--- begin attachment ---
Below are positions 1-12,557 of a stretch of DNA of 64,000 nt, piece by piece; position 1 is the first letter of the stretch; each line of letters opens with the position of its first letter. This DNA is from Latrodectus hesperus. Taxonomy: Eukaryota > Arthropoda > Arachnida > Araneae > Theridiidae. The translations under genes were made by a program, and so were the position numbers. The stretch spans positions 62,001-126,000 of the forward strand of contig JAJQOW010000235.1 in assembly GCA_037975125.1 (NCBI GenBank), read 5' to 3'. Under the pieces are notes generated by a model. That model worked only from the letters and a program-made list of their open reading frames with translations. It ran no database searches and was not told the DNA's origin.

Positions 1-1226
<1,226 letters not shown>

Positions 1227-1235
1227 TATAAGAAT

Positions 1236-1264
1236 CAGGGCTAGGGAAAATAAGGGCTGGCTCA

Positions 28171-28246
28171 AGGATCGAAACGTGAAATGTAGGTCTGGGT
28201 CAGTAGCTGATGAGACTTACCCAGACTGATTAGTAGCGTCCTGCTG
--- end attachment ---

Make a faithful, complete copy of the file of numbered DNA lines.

Below are positions 1-12,557 of a stretch of DNA of 64,000 nt, piece by piece; position 1 is the first letter of the stretch; each line of letters opens with the position of its first letter. This DNA is from Latrodectus hesperus. Taxonomy: Eukaryota > Arthropoda > Arachnida > Araneae > Theridiidae. The translations under genes were made by a program, and so were the position numbers. The stretch spans positions 62,001-126,000 of the forward strand of contig JAJQOW010000235.1 in assembly GCA_037975125.1 (NCBI GenBank), read 5' to 3'. Under the pieces are notes generated by a model. That model worked only from the letters and a program-made list of their open reading frames with translations. It ran no database searches and was not told the DNA's origin.

Positions 1-1226
<1,226 letters not shown>

Positions 1227-1235
1227 TATAAGAAT

Positions 1236-1264
1236 CAGGGCTAGGGAAAATAAGGGCTGGCTCA

Positions 28171-28246
28171 AGGATCGAAACGTGAAATGTAGGTCTGGGT
28201 CAGTAGCTGATGAGACTTACCCAGACTGATTAGTAGCGTCCTGCTG